In Praise of Elizabeth Alexander

What a thrill that Barack Obama has selected Elizabeth Alexander to compose and read a poem at his inauguration. Her poet’s voice expresses that rare combination of inspired passion and down-to-earth reality. The opening of “Letter: Blues” from her first book of poems, The Venus Hottentot serves as a signal example as she juxtaposes yellow freesia that are “like twining arms” with shower curtains and smoke alarms in one stanza, and a juice jug and honey pot with a “violet 3-D moon” in the next.

A mutual friend introduced us just before I returned to Connecticut from Philadelphia in 1990. It seemed that our paths were bound to cross as her grandfather, Arthur Logan, had been my parents’ doctor when they lived in New York. Given their aversion to such folk, my guess is that Mother and Daddy saw Dr. Logan more socially than medically. My mother had also met Dr. Logan’s daughter and Elizabeth’s mother, Adele Logan Alexander.

Elizabeth gave me a copy of Venus Hottentot to give to Mother with the following inscription: “For Ann Petry, What an inspiration you have been to me! For the great gift of your work, I thank you from the bottom of my heart. All the best to you.” At that point, they began a mutual admiration society in the form of an exchange of correspondence that lasted until Mother died.

Since Ann Petry is a far better writer than her daughter, I’ll let her take over the story here. Mother replied to Elizabeth: “For a brilliant young poet to say that I’ve inspired her is an accolade beyond any I have ever received.” She called Venus Hottentot “magnificent, passionate, evocative.” Elizabeth wrote in “Omni – Albert Murray” “I think a painting is a poem.” Mother responded, “and in my mind – I think your poems are paintings.” In a journal entry she included Elizabeth with John Berryman and Derek Walcott as poets that she re-read to “refresh my use of the English language.” After receiving a letter from Elizabeth, Mother wrote in her journal, “She’s an extraordinary young woman, talented beyond the telling.”

Not long after I moved back to Connecticut, Mother and I went to hear Elizabeth read and lecture on writing poetry at Wesleyan. Mother wrote to Elizabeth afterward: “It was a very great pleasure to meet you at Wesleyan and to see for myself that you are as beautiful as I imagined you to be and to listen to you read a variety of poems from The Venus Hottentot The poems are wonderful! Listening to you I found myself thinking there is poetry in the sound of your voice. It was a lovely way to spend an afternoon.”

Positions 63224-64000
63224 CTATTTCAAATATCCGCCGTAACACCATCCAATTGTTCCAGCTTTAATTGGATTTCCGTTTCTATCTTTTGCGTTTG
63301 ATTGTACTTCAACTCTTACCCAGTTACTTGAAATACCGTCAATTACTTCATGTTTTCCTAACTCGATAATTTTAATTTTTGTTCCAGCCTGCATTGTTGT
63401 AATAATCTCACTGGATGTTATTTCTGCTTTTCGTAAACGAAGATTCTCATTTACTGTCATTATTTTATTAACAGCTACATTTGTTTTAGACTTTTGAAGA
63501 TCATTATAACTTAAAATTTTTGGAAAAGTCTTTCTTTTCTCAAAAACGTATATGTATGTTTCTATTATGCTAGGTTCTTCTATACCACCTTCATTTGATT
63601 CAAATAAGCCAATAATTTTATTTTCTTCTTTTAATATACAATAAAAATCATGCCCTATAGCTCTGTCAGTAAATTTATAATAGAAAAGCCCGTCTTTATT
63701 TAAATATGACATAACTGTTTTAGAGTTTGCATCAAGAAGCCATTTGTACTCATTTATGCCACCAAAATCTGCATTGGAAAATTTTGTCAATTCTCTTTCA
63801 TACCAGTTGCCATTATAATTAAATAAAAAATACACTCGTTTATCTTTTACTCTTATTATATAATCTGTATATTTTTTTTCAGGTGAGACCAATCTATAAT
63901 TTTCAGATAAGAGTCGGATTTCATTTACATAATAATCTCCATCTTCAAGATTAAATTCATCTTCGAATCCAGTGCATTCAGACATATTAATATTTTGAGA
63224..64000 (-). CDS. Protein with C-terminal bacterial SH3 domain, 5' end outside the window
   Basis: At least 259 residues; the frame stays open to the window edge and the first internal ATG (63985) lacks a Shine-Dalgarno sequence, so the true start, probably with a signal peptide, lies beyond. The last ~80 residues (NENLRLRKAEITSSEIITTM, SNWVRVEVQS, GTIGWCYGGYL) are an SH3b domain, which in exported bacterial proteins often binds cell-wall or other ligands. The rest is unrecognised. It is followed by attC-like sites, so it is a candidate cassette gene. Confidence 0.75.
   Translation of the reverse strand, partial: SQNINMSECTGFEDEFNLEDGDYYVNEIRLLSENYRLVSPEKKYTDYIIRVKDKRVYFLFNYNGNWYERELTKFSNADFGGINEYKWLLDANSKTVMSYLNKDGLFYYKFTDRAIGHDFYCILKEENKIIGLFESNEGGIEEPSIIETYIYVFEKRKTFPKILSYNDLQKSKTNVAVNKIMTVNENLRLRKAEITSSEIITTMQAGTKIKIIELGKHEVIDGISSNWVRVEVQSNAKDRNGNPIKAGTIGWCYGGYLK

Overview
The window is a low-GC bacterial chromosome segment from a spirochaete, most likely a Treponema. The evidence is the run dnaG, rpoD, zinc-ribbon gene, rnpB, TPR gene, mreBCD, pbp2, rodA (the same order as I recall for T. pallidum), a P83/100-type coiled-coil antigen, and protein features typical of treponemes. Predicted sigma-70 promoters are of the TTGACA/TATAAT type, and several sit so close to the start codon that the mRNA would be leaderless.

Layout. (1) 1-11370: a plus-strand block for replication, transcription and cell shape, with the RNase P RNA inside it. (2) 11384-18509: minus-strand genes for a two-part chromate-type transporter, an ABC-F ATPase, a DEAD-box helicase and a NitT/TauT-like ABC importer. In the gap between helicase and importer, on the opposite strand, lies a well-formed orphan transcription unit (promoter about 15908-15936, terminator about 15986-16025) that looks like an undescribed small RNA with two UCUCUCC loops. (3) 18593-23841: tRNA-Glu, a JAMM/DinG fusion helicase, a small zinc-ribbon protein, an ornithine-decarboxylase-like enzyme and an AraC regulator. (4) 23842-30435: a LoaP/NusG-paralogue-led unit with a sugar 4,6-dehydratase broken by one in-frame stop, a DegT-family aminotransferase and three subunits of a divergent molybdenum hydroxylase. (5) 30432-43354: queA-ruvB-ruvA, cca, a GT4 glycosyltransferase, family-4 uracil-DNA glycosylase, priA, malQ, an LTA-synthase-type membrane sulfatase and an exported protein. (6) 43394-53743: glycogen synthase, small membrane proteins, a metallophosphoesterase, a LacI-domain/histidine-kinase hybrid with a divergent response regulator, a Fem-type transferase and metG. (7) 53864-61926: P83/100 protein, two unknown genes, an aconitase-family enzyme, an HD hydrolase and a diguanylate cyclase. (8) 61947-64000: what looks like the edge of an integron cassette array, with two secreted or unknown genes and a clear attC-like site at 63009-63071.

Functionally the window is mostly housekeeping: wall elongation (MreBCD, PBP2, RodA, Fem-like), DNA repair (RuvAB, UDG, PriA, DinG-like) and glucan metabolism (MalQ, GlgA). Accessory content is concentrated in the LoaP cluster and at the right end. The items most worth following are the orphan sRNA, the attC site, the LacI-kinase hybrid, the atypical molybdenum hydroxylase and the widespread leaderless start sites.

Now I’ll have the last word.

After Elizabeth finished that reading, in a room so packed with people that students were sitting on the floor and standing along the walls, she told everyone that there was a distinguished writer in the room. She asked Mother to stand. Mother tried to hide because she hated to draw attention to herself. Eventually she stood and bowed to the applause, said “Thank you,” and sat down. On the drive home, Mother complained about being the center of attention. I tried to explain to her that it was important for those students to know that before there was Elizabeth Alexander, there was Ann Petry. Mother never did acknowledge that I was right. But it was then that I decided to write her biography. The “Prelude” to At Home Inside: A Daughter’s Tribute to Ann Petry opens with Elizabeth’s introduction of Mother at Wesleyan, so I owe the impetus to write the book, at least in part, to Barack Obama’s chosen poet. Thank you, Elizabeth! If anyone can do justice to the significance of this important moment in our history, you can.

A brief note: Even though the book signing was snowed out, the book nearly sold out. I went to the store on Saturday and signed copies that people had purchased ahead of time and then saw some dear friends: my babysitter, her mother, the mother of a high school classmate, a former neighbor whom I used to greet in the post office all the time. By the time I left, I think the store had only five or six unclaimed copies.

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